I’ve been watching the fire lines via satellite, and all it is is red, orange, and yellow dots, that’s all I see. It’s like watching a tree fall on a child in slow motion. It’s really miserable, because you can’t do anything about it.”

— Dr. Eric Nelson

After evacuating, Dr. Nelson has monitored the progress of the fires near his house through satellite. While he is still an evacuee, his house remains intact.

“I’ve been watching the fire lines via satellite, and all it is is red, orange, and yellow dots, that’s all I see,” he said on Aug. 25. “But I can interpret the motion of those dots and watch over 3-hour increments as the fire moves through the mountains and through my neighborhood. And as I watched that over the last week, it’s like watching a tree fall on a child in slow motion. It’s really miserable, because you can’t do anything about it.”

Upper school biology teacher Dr. Thomas Artiss, whose house is in the Bonny Doon area of the Santa Cruz Mountains, evacuated on Aug. 19 after receiving an alert at 1 a.m. His wife had left to drive to Virginia on the same day, so he evacuated with his pets. 

“My wife and I had already discussed what to bring in case this happened, so I was pretty efficient in grabbing important documents, photos and a few keepsakes and getting the stuff loaded in the car,” he said in an email interview with Harker Aquila. “We have 4 dogs and a cat, so I had to round up all the animals – and I managed to get off the mountain fairly quickly.”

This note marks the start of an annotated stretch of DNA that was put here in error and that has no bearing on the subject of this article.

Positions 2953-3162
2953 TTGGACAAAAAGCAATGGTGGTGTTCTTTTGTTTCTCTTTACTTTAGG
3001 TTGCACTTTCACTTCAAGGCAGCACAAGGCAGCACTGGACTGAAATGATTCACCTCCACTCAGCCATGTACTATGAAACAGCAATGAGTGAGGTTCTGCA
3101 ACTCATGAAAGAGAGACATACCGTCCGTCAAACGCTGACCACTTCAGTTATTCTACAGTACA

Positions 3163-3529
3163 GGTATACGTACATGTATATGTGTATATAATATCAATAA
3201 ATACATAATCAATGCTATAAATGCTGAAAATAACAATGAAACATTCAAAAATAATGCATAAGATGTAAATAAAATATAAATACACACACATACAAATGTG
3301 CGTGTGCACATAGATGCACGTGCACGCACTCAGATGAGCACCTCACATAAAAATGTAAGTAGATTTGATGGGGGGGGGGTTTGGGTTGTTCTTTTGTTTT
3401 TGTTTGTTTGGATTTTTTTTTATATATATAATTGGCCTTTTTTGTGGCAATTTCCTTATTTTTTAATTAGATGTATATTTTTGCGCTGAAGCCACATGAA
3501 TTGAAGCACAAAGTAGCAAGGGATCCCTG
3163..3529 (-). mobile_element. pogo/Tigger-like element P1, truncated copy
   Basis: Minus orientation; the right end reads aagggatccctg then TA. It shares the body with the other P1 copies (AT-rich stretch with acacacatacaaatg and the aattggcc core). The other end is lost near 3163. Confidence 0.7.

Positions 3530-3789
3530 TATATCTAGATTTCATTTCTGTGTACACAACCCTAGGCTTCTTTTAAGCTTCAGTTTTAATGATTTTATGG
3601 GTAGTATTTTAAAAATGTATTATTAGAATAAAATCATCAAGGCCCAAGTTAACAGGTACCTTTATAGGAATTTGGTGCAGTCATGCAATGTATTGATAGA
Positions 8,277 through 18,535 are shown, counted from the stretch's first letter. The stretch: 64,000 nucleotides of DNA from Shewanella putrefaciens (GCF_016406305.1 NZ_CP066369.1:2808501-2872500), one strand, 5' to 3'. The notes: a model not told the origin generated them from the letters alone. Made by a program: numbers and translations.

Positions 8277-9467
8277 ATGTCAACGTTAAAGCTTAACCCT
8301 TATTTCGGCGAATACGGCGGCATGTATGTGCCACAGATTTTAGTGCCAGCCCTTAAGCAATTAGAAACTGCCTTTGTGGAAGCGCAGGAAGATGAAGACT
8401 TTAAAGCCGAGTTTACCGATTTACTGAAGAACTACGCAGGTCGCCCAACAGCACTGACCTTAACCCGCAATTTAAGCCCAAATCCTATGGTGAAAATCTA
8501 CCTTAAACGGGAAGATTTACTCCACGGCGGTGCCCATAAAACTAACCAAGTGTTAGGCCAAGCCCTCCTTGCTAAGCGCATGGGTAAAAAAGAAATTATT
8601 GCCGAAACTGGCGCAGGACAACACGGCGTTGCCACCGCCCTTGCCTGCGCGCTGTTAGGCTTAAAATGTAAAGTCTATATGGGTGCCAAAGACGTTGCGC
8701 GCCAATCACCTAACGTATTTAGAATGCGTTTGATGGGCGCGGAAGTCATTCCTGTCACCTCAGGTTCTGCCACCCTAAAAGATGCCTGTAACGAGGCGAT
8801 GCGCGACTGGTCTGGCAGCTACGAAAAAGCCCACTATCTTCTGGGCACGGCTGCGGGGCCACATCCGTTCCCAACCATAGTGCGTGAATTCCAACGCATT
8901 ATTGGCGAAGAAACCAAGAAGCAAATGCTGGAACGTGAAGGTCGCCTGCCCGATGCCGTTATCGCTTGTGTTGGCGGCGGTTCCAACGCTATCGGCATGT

After initially staying with friends in Scotts Valley, Dr. Artiss relocated to Santa Barbara, where he is now staying with his wife in a family member’s condo, four hours away from his house in the Santa Cruz Mountains. His new living situation has posed challenges. He and his wife walk the dogs more often to keep them from barking in a smaller living situation, and the noisy neighborhood and airport near the condo make Zoom calls more difficult. 

“The only thing I ask of the students I teach is to understand that this is not normal for me, and that it’s not the way I usually present myself,” he said. “I am less prepared than normal, I only have 3 or 4 t-shirts I managed to grab so I look less professional on Zoom, I am more distracted than usual.”